September 09, 2009
Live Blogging the Audio Release of the Citizens United Re-Argument
[UPDATE: With the argument broadcast now complete, you can read my Initial Thoughts on the Citizens United oral argument here.]
I will update this post throughout the morning as the audio is released. Refresh your browser or click here to see the updated post.
A few thoughts/notes in advance of the argument.
1. The argument is scheduled for 80 minutes. If it ends on time, it concludes at about 8:20 am Pacific, and the audio will be released probably within 15 minutes or so of the end of argument. It will be on C-SPAN. When I can find a better link, I will post it.
3. Even though Chief Justice Roberts and Justice Alito are the swing justices in this case, I will not predict that Austin and McConnell will be overruled no matter how hostile these Justices' questions are. Most election law observers who heard the oral argument in NAMUDNO predicted that section 5 of the VRA would be struck down based upon CJ Roberts' and Justice Kennedy's comments at oral argument. And we know that's not what happened at all. I think that the Chief sees oral argument as an opportunity to air some issues and get out his true thoughts---writing an opinion for the Court, however, is another matter entirely. We'll have to wait for the opinion. (By way of reference, McConnell was argued in early September 2003 and the opinion issued early December 2003. That case had many more issues and was much more complicated, however.)
4. What to listen for? Expect Ted Olson to raise the "book banning" issue that came up in the last argument. Listen for how SG Kagan responds. We'll have to see how much Justice Sotomayor is willing to mix it up on her first day of oral argument. I'm especially interested to see how much play the Austin distortion rationale gets: will Seth Waxman bring it up? Will Kagan distance herself from the classic understanding of Austin?
And now we await the main event....
Please forgive any typos and errors that will follow.
8:20 You can watch here an earlier ACS forum on Citizens United. This should be the same link for the oral argument release.
8:24 While we are waiting, here are Michael Kang's thoughts on the case.
8:25 AP reports that "In the arguments Wednesday morning, newly seated Justice Sonia Sotomayor jumped right into the questioning."
8:37 Still waiting for audio release. Not clear if arguments are over yet.
8:43 C-SPAN 3 is still showing pictures of Justice Sotomayor's ceremony yesterday.
8:44 C-SPAN 3 reports that the arguments wrapped up about 5 minutes ago (not clear if they went over the 80 minutes allotted or whether things started late). They still promise audio soon.
HERE WE GO.
8:50 Olson is up. He mentions the distortion rationale. He says that the government abandoned the idea, which would allow the banning of books. He's wrapped both themes in his introduction.
8:54 Justice Ginsburg probes about corporate first amendment rights. She pushes hard on whether or not there are foreign owned corporations. Olson says that the first amendment applies, and then the question is applying strict scrutiny. This was a good answer by Olson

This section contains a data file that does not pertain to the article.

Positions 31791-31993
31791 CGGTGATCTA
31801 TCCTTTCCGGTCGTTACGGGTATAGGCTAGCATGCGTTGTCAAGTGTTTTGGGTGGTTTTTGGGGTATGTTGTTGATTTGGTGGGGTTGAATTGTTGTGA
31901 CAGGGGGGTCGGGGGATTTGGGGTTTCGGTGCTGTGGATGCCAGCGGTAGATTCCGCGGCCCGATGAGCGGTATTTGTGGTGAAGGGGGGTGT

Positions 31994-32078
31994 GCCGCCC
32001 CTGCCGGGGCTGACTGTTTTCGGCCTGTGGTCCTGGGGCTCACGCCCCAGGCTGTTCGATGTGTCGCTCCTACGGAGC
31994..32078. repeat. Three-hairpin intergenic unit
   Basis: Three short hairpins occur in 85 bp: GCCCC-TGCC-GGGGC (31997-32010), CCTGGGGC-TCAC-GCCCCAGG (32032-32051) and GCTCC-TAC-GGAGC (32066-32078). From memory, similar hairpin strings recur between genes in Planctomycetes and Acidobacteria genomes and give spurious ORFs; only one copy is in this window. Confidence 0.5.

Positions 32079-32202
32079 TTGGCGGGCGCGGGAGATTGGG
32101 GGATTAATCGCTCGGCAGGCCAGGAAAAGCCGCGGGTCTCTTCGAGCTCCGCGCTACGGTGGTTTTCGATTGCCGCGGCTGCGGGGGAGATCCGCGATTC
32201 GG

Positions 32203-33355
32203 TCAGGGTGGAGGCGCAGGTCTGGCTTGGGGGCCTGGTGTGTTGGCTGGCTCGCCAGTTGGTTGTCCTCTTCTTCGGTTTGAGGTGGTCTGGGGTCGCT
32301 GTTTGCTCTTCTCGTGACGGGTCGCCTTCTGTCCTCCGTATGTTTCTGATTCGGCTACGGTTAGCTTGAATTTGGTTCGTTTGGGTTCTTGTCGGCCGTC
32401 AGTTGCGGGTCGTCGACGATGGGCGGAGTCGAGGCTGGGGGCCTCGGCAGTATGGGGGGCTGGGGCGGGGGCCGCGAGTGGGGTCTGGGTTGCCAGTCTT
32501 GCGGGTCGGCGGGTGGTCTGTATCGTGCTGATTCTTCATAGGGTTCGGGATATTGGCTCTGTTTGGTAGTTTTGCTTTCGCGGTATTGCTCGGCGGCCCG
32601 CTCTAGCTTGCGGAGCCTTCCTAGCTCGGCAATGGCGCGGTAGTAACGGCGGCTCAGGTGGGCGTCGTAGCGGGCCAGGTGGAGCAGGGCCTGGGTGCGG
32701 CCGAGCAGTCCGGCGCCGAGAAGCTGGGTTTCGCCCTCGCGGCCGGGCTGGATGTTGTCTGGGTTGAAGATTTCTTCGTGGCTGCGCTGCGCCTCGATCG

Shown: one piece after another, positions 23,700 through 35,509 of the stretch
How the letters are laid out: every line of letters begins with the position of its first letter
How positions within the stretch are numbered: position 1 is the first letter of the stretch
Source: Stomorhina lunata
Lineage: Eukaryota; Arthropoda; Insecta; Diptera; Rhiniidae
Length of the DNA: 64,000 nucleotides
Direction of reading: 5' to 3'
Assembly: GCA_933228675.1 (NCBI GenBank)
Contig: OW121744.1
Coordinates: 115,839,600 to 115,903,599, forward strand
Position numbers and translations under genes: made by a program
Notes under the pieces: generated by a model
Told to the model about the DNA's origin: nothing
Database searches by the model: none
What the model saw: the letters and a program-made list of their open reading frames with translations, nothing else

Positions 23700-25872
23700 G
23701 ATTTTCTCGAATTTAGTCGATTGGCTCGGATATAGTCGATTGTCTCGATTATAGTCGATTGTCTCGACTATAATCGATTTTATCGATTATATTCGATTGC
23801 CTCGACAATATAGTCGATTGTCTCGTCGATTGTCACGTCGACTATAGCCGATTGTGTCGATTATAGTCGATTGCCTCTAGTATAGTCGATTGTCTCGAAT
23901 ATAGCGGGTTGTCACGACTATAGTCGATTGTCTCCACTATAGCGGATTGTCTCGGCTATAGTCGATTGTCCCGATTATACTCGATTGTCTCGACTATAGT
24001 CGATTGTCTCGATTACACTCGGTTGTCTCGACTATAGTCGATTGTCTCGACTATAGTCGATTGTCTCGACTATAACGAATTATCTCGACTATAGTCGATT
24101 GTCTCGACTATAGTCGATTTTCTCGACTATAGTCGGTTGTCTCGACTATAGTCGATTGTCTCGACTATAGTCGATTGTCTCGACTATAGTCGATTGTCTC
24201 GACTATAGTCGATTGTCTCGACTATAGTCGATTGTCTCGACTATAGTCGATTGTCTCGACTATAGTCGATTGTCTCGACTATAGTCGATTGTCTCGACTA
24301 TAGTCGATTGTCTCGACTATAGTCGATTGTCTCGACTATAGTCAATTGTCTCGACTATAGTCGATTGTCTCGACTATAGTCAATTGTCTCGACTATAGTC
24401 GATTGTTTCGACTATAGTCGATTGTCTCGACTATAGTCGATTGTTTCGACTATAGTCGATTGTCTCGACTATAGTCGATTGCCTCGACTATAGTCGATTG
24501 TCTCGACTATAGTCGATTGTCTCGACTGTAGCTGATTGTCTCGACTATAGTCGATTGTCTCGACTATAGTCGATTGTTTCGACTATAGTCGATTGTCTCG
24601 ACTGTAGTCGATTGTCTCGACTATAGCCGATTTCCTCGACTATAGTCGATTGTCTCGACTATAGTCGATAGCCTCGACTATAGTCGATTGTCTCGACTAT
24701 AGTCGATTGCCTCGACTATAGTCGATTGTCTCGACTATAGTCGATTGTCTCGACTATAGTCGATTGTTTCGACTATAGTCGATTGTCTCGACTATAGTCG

Justice Scalia asks if Congress can prevent foreign individuals from spending? Olson says he has not studied it. Justice Stevens pushes corporate/person issue. "Can there be any case?" Olson would not rule that out.
Justice Alito asks about whether media corporations owed by foreign owners would have different first amendment rights than those owned by U.S. owners? (This is a very telling question from Justice Alito, suggesting he is not bothered by the foreign spending in the election context.)
8:59 Justice Ginsburg pushes back against Olson saying that corporations are "banned" from spending. She talks about the PAC requirement.
Justice Breyer asks about the constitutionality of contribution limits. Breyer then says that the anti-corruption interest which applies to limit contributions applies as well to limit corporate spending on electioneering communications.
Justice Kennedy: Government wants to water down distinction between contributions and expenditures. He asks whether as a practical matter independent corporate spending supporting a candidate works the same as a contribution.
9:05 Lyle Denniston, who has heard the entire argument at the Court (93 minutes long), writes at SCOTUSblog: "If supporters of federal curbs on political campaign spending by corporations were hoping that Chief Justice John G. Roberts, Jr., and Justice Samuel A. Alito, Jr., would be hesitant to strike down such restrictions, they could take no comfort from the Supreme Court’s 93-minute hearing Wednesday on that historic question. Despite the best efforts of four other Justices to argue for restraint, the strongest impression was that they had not convinced the two members of the Court thought to be still open to an exercise in modesty. At least the immediate prospect was for a sweeping declaration of independence in politics for companies and advocacy groups formed as corporations."
9:06 Question (from CJ Roberts?) on Bellotti/Austin distinction.
9:10 More discussion about Austin/Bellotti/magic words.
CCP has issued this statement.
9:12 J. Breyer: Would overruling Austin and McConnell leave us in a situation where corporations and unions can spend whatever it wants, but that political parties cannot? (I think the answer that the conservatives will give, as I suggest here that the next step will be for the court to strike down the soft money rules.) J. Breyer says that this would make a "hash" of the statute, to keep soft money limits in place, but to get rid of corporate limits.
9:15 Justice Sotomayor's first question, and it is my favorite so far: Why not avoid the constitutional question through statutory interpretation? Further, why reach the constitutional issue when the constitutional issue was not fully explored below?
9:15 Olson is finishing up. J. Stevens wants to hear on rebuttal about theNRA's brief. C.J. Roberts gives more time. Olson says any line drawing puts the speaker in peril.
9:19 Abrams is up.
9:21 Abrams leans heavily on NYT v. Sullivan as a first amendment precedent. J. Ginsburg goes to stare decisis. J. Scalia separates two ssues: (1) avoiding constitutional questions and (2) stare decisis (respect for precedent). Abrams argues on stare decisis that Austin was the outlier, so it should be overruled.
9:26 J. Sotomayor: legislatures have been trying to strike a difficult balance in this area. Once we apply strict scrutiny, would be be cutting off that future democratic process? You are suggesting that the courts, which created corporations as persons, could be doing more harm than good in a case that doesn't involve business corporations, and not even a typical non-profit, but an advocacy corporation.